Walter Echo-Hawk in the Courts of the Conqueror: The Native American Experience

Monday, September 26, 2011 (All day)

Time: 5:30 p.m. Light Refreshments
6:30 p.m. Lecture
Book-signing to follow lecture
Place: Classroom 2
Free and Open to the Public

Native Rights Attorney and Author Walter Echo-Hawk in the Courts of the Conqueror: The Native American Experience

A lawyer, tribal judge, scholar and activist, Walter Echo-Hawk’s legal experience includes cases involving Native American religious freedom, prisoner rights, water rights, treaty rights, and repatriation rights. A staff attorney at the Native American Rights Fund for more than 35 years, Mr. Echo-Hawk was instrumental in securing passage of two federal laws that respect Indian and religious freedoms and the repatriation of Native American remains. Mr. Echo-Hawk is a member of the Pawnee Nation. He received a political science degree from Oklahoma State University (1970) and his law degree from the University of New Mexico (1973). Mr. Echo-Hawk will also discuss his new book, In the Courts of the Conqueror: The Ten Worst Indian Law Cases Ever Decided.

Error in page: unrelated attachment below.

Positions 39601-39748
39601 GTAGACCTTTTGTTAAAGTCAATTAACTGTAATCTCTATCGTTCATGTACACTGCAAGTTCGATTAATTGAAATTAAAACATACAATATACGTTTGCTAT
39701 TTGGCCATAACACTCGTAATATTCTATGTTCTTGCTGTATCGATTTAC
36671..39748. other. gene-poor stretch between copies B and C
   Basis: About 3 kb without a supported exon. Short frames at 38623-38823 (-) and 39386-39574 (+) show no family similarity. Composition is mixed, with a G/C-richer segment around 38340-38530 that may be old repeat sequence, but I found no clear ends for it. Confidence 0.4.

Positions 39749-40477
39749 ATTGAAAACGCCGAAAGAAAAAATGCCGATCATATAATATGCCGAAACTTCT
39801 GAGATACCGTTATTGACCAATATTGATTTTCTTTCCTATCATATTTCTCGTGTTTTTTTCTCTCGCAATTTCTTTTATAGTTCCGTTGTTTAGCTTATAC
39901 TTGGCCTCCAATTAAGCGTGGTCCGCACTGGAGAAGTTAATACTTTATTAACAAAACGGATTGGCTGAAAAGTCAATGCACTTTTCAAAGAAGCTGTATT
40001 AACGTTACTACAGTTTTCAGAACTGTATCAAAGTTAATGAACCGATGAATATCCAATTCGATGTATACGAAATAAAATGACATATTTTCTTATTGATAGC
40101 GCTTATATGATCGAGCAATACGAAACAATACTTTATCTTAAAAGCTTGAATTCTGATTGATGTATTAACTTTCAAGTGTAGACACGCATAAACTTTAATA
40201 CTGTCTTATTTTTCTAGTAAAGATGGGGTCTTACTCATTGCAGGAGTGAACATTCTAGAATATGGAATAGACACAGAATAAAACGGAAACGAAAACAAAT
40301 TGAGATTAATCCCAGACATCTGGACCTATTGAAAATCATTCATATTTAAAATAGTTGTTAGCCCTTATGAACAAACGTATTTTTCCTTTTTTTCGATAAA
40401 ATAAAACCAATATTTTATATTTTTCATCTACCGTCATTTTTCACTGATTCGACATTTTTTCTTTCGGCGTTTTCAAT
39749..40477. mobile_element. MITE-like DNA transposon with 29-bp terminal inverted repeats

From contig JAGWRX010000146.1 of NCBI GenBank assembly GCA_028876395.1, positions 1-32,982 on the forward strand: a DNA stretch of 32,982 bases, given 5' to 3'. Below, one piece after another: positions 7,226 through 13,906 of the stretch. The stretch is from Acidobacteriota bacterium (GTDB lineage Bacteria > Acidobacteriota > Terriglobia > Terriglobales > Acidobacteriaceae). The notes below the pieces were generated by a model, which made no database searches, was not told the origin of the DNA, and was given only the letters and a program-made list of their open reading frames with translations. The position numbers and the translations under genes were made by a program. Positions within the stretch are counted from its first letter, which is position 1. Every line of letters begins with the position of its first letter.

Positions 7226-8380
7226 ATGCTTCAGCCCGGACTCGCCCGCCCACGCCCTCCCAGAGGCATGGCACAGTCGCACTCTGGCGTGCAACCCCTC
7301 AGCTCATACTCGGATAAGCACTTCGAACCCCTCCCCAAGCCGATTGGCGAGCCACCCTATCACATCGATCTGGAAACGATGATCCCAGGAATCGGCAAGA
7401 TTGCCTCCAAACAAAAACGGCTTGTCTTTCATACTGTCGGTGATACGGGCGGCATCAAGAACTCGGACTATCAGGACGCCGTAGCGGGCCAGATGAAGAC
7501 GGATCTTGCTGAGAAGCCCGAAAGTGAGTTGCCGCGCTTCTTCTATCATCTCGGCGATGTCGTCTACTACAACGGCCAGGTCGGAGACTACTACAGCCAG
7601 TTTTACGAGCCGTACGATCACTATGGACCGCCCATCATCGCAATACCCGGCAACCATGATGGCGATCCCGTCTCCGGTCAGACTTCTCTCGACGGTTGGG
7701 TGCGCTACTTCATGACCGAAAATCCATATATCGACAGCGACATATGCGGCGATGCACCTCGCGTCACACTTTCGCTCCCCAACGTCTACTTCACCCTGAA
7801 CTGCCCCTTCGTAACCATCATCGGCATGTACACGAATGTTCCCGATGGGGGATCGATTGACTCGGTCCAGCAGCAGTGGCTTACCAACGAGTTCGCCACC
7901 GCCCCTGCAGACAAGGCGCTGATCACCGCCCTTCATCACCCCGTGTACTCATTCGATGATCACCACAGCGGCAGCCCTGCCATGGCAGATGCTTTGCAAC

Sponsored by the U.H. Department of Political Science, the Native Hawaiian Bar Association and Ka Huli Ao Center for Excellence in Native Hawaiian Law